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Tuesday, March 17, 2009

Ind. Decisions - Supreme Court decides Ahmad Edwards v. State, on remand from SCOTUS

Here is a quote from our Supreme Court's May 17, 2007 decision in Ahmad Edwards v. State:

Here we have a determination by an experienced trial judge that Edwards was incapable of presenting a defense. That determination is necessarily based on factors better evaluated by, as Justice Breyer put it, “judges closer to the firing line.” Martinez, 528 U.S. at 164. We have sympathy for the view that a trial court should be afforded some discretion to make that call. The record in this case presents a substantial basis to agree with the trial court and thus presents an opportunity to revisit the holdings of Faretta and Godinez, if the Supreme Court of the United States decides that is to be done. However, as it stands today, we are bound by these authorities as Supreme Court precedent. Accordingly, we hold that because Edwards was found competent to stand trial he had a constitutional right to proceed pro se and it was reversible error to deny him that right on the ground that he was incapable of presenting his defense.
The case went to the Supreme Court of the United States. The Court issued its decision June 19, 2008. Here, from the end of the majority SCOTUS opinion in Indiana v. Edwards:
We consequently conclude that the Constitution permits judges to take realistic account of the particular defendant’s mental capacities by asking whether a defendant who seeks to conduct his own defense at trial is mentally competent to do so. That is to say, the Constitution permits States to insist upon representation by counsel for those competent enough to stand trial under Dusky but who still suffer from severe mental illness to the point where they are not competent to conduct trial proceedings by themselves.

Indiana has also asked us to adopt, as a measure of a defendant’s ability to conduct a trial, a more specific standard that would “deny a criminal defendant the right to represent himself at trial where the defendant cannot communicate coherently with the court or a jury.” We are sufficiently uncertain, however, as to how that particular standard would work in practice to refrain from endorsing it as a federal constitutional standard here. We need not now, and we do not, adopt it.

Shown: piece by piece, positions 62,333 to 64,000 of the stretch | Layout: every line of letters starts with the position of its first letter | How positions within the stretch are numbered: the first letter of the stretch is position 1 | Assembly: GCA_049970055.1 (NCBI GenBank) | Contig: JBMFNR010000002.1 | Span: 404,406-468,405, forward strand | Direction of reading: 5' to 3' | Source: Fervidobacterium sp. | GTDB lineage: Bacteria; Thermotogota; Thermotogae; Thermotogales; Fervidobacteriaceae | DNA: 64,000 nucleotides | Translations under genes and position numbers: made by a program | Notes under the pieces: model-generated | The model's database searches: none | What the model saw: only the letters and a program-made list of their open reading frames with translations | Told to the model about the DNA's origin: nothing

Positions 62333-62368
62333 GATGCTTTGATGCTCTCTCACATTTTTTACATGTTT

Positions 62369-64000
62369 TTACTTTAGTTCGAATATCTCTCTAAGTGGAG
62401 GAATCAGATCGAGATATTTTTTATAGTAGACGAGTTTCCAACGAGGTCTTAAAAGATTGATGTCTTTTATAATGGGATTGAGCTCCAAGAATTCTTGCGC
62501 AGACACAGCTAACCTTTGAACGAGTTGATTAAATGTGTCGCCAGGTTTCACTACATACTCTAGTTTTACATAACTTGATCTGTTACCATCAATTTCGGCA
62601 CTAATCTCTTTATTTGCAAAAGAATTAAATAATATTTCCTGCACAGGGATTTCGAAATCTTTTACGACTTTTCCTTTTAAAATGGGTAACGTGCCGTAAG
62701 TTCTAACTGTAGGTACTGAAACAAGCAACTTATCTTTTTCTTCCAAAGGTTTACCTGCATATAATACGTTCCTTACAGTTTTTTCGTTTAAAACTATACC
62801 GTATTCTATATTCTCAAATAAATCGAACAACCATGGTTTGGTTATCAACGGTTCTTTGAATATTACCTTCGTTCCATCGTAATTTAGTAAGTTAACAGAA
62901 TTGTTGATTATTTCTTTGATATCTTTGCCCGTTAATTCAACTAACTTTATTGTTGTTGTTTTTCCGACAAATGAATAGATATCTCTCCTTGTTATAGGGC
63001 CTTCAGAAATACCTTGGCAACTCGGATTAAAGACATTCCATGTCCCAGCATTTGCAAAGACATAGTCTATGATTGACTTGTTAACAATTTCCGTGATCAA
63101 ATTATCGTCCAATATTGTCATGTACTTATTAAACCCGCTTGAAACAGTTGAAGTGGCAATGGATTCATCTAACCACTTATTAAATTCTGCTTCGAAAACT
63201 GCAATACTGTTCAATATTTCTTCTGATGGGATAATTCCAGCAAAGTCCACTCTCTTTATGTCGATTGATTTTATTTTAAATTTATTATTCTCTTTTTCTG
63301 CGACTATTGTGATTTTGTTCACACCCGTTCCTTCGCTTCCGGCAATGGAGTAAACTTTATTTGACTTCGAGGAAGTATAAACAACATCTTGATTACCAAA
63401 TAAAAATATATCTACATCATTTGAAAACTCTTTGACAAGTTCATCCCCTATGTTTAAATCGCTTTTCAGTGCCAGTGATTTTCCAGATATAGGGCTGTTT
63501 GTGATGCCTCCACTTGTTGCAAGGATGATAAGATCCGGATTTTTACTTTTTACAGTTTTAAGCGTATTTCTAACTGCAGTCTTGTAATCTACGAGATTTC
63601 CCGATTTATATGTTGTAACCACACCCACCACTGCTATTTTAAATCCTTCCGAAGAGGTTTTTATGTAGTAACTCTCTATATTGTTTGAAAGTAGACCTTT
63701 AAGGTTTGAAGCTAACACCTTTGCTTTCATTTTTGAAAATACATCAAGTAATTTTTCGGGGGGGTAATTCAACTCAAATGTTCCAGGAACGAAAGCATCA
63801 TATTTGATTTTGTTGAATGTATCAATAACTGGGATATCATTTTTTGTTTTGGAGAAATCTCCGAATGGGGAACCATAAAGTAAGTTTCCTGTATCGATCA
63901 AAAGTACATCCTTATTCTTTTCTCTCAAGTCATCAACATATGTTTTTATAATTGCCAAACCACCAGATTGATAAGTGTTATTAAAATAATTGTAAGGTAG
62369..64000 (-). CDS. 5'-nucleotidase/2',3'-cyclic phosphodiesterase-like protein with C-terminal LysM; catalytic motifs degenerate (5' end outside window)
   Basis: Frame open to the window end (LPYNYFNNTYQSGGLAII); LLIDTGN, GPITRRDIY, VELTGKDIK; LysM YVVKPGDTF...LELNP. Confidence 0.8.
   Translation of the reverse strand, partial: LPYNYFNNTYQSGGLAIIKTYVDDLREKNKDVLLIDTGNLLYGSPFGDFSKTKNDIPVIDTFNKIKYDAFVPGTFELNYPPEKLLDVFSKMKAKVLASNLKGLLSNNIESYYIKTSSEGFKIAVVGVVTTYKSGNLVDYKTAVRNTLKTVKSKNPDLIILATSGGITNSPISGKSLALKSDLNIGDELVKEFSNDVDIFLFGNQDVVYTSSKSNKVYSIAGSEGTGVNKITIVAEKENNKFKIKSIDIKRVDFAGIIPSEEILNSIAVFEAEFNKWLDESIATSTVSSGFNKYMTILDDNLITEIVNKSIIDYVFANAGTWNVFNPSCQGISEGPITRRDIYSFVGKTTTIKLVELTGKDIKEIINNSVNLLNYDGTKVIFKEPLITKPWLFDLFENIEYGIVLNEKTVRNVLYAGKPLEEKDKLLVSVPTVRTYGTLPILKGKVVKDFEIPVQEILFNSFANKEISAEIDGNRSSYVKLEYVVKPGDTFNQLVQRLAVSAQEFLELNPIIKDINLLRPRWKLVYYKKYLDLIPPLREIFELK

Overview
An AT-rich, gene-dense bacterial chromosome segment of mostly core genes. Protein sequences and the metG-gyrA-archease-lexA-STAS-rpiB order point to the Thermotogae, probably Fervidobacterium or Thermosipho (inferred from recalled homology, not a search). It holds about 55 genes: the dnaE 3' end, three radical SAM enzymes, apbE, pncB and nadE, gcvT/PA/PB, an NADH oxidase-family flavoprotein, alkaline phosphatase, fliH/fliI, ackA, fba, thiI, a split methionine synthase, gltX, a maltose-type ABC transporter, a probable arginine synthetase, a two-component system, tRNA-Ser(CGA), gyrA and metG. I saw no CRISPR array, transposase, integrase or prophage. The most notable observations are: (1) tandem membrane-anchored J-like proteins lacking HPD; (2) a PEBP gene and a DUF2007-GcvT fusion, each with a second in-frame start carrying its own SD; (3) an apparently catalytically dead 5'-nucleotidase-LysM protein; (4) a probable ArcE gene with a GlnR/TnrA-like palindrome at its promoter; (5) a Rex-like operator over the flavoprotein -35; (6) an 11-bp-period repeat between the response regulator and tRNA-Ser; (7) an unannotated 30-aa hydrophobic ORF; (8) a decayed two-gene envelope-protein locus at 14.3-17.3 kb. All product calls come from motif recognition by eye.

Indiana has also asked us to overrule Faretta. We decline to do so. * * *

For these reasons, the judgment of the Supreme Court of Indiana is vacated, and the case is remanded for further proceedings not inconsistent with this opinion.

Here are some ILB entries from June 19, 2008 (one and two) and the 20th. Here are earlier ILB entries, leading up to the SCOTUS decision.

In Ahmad Edwards v. State, On Remand from the Supreme Court of the United States , a 10-page, 5-0 opinion issued today, Justice Boehm writes:

We hold that the record supports a finding by the trial court that the defendant suffered from a severe mental illness to the point where he was not competent to conduct trial proceedings by himself. The denial of the defendant’s request to act pro se at trial therefore did not violate either his federal or state constitutional right to self-representation. * * *

I. The Sixth Amendment Claim. We understand Edwards to announce the following rule of law: a trial court may deny a defendant’s request to act pro se when the defendant is mentally competent to stand trial but suffers from severe mental illness to the point where he is not competent to conduct trial proceedings by himself. In this case, Edwards was found mentally competent to stand trial, but the trial court denied his request to proceed pro se. The questions we face on remand, therefore, are whether the trial court found that Edwards suffered from a severe mental illness such that he was not competent to conduct trial proceedings on his own, and, if so, whether the record supports this finding. * * *

Edwards’s psychiatric evaluations at times disagree, but they overwhelmingly confirm that Edwards has suffered from severe and pervasive mental illness. And though the trial court did not rely on any psychiatric evaluations completed after July of 2004, the trial judge had the opportunity to observe Edwards at his July trial. The trial court also had the lengthy record of Edwards’s mental disorders and the discordant motions that Edwards submitted, some immediately preceding his retrial. Finally, the trial court had before it the record of erratic performance that gave no confidence that whatever Edwards’s state as of a given moment, it might be a transient condition. Taken together, these circumstances support the trial court’s determination that Edwards suffered from severe mental illness such that he was not competent to represent himself. We therefore affirm the judgment of the trial court.

II. The Indiana Constitutional Claim.
Edwards urges us to find broader self-representation rights under the Indiana Constitution than those afforded by the federal constitution. Edwards contends that there is a "firmer foundation" for the right of self-representation under article I, section 13 which guarantees an accused the right "to be heard by himself and by counsel." * * *

We think that the right to self-representation of mentally impaired persons under section 13 is no broader than that guaranteed by the Sixth Amendment as interpreted in Edwards. * * *

Conclusion. The trial court’s denial of Edwards’s request to proceed pro se was justified by the record and did not violate Edwards’s right to self-representation under either the Sixth Amendment or article I, section 13. Edwards’s convictions of attempted murder and battery are affirmed.

Posted by Marcia Oddi on March 17, 2009 10:18 AM
Posted to Ind. Sup.Ct. Decisions